• Dose: 30 mg PO stat within 5 days of UPSI
      • Not recommended for use more than once during same menstrual cycle
    • Theoretical interaction with hormonal contraceptives: preferably avoid in women who have used hormonal contraception in the past 7 days.
    • Do not initiate or resume hormonal contraception for at least 5 days after taking ulipristal; abstinence or barrier method of contraception is required for 14 days following ulipristal dose

 C) Yuzpe Method

    • Older method, not widely used any more
    • Less effective (37%),  higher incidence of side effects due to estrogen component
    • Two doses (q 12 hours) of various combined oral contraceptives (See Table 1 below)
    • Similar concerns as with levonorgestrel EC in regards to reduced effectiveness in overweight women
Table 1: Yuzpe method dosing
Product Tabs / dose

Ethinyl estradiol / levonorgestrel 

Alesse®,  Alysena™, Esme, Lutera™

5 100/500


4 yellow 120/500

Min-Ovral®, Portia®, Ovima™

4 120/500

 3) EC Drug Interactions:

  • Hormonal contraception (HC)
    • Levonorgestrel: HC can be started the day of or the day after EC; abstinence or barrier method of contraception required for 7 days for combined hormonal products, 2 days for progestin-only product
    • Ulipristal acetate: Wait 5 or more days before starting HC; abstinence or barrier method of contraception required for 14 days
    • Ulipristal acetate + levonorgestrel (and Yuzpe products)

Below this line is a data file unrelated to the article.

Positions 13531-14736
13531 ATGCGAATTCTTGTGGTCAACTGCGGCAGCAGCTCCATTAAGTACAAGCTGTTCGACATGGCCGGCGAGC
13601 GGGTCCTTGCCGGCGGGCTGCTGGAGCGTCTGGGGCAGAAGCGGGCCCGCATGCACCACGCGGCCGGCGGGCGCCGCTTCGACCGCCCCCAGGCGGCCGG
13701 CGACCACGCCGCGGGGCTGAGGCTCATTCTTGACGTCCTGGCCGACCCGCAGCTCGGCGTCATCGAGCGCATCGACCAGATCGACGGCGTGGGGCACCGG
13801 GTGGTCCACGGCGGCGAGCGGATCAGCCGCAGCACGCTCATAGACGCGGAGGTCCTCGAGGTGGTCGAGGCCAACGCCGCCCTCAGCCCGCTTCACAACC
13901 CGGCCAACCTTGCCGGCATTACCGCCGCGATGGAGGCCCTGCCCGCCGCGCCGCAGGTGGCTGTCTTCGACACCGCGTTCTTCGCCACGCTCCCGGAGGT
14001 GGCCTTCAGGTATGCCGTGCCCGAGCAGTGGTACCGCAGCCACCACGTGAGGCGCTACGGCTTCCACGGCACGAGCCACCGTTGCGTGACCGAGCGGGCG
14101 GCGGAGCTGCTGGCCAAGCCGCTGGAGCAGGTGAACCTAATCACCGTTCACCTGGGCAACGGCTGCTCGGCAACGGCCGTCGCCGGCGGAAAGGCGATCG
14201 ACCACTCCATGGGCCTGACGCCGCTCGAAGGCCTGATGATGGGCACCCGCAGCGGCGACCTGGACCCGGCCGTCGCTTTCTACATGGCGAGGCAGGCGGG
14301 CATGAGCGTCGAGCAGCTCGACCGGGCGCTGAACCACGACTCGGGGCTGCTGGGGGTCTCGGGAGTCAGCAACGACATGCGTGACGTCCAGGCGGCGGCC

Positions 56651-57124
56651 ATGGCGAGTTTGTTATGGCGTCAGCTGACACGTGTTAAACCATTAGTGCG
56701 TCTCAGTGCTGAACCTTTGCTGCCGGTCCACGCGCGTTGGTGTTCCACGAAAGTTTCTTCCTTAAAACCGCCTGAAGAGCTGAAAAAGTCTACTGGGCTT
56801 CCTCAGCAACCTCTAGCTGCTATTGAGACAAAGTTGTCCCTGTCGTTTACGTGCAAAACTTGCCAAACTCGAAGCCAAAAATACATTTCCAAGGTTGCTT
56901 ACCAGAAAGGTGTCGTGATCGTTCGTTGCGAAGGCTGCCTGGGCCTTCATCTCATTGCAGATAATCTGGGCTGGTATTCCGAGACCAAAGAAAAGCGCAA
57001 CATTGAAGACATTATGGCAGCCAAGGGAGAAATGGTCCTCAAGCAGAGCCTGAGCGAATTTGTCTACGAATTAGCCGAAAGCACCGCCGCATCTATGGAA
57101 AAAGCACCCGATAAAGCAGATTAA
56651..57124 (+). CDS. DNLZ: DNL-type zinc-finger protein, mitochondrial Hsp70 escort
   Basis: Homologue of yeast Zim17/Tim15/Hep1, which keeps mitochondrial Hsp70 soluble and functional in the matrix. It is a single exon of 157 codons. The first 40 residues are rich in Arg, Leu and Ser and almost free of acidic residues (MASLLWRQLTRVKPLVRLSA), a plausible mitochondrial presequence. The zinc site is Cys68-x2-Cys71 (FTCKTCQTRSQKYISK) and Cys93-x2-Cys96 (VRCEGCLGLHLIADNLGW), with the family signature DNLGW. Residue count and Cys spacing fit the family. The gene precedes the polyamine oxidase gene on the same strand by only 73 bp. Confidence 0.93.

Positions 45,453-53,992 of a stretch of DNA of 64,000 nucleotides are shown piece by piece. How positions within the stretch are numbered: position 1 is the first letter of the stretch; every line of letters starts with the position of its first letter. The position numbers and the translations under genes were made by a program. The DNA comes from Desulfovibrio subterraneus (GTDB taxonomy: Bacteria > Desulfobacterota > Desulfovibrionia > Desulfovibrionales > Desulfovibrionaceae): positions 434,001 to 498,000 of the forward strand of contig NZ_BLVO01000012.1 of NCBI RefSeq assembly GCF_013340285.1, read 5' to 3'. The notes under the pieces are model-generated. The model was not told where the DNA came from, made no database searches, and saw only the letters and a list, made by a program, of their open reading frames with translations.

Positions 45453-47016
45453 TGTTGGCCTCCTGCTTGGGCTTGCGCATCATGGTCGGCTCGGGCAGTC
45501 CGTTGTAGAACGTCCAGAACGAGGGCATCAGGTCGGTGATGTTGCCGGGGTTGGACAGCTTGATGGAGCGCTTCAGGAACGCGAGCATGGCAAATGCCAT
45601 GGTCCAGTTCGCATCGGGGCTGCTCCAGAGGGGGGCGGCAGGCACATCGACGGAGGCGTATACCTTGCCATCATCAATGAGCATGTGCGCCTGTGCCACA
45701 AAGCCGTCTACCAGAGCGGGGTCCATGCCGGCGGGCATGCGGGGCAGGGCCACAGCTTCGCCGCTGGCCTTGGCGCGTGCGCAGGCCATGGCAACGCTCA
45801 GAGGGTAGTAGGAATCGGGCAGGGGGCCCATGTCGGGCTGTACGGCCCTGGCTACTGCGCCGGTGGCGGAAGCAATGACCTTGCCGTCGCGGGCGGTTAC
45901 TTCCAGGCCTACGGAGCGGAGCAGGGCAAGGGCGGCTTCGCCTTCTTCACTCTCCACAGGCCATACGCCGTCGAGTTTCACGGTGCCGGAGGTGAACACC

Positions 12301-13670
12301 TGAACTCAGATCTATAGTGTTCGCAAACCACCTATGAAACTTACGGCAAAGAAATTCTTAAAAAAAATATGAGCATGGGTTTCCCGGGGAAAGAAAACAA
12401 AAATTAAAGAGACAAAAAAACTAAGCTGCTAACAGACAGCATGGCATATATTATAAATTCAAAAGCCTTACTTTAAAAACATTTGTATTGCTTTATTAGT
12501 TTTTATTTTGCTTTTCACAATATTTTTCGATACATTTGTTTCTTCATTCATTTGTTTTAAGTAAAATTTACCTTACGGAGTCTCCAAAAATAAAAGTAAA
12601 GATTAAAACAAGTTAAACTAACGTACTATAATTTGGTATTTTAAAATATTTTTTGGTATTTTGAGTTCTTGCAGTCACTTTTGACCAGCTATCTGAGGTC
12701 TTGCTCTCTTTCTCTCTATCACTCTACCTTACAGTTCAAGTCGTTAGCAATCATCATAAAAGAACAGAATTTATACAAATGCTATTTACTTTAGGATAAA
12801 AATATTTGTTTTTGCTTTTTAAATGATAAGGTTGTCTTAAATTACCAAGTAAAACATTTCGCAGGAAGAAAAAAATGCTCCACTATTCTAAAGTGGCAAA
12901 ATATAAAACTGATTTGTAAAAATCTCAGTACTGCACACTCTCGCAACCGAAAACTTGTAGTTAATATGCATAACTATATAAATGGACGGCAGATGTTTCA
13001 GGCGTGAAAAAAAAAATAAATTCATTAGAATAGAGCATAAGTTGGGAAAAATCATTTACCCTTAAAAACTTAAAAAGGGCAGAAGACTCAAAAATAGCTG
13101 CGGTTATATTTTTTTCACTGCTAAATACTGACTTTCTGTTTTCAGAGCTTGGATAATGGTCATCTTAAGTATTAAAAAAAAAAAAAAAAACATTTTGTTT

• Theoretical antagonism of effect. Not recommended for use together or within same menstrual cycle
    • Enzyme inducing drugs, natural products such as carbamazepine, modafinil, phenytoin, protease inhibitors, phenobarbital, St. John's wort, topiramate
      • Decreased efficacy of levonorgestrel, Yuzpe regimen, ulipristal acetate
      • Copper IUD is method of choice: not affected by interaction
      • Do not withhold hormonal EC but recommend patients consider the copper IUD in addition to oral EC 

4) Adverse Effects:

  • Nausea and vomiting
    • Higher incidence with Yuzpe method products; incidence lower with levonorgestrel and ulipristal acetate
    • Dose should be repeated if patient vomits within 2 hours
    • If using Yuzpe regimen, recommend dimenhydrinate prior to dose of EC
  • Dizziness
  • Fatigue
  • Headache
  • Breast tenderness
  • Lower abdominal pain
  • Spotting, breakthrough bleeding
  • Effects usually resolve within 24 hours

5) Lactation

  • Levonorgestrel 1.5 mg is oral EC of choice
    • No interruption of breastfeeding required 
  • Ulipristal acetate
    • No information is available on use during breastfeeding
    • Pump and dump for 24 hrs (CDC), 1 week (WHO) after ulipristal acetate administration

6) Comparison of methods

Emergency Contraception

Pregnancies/1000 UPSI*









Schedule I

$8 – 16***



Schedule III (NAPRA)

$14 – 18

Ulipristal acetate


Schedule I


Copper IUD

< 1

Medical device
Insertion by physician, trained healthcare provider

$52 - 186

*UPSI = unprotected sexual intercourse
** Acquisition cost as of December 2015
*** Cost based on one pack of oral contraceptive

  • Education:
    • Mechanism of action
    • Effectiveness
      • Copper IUD most effective method at any time during cycle
      • Compare risk of pregnancy with and without EC
    • Does not protect against sexually transmitted infections
      • If symptomatic or symptoms emerge, advise visit to STI clinic, MD or NP
    • Does not provide ongoing protection against pregnancy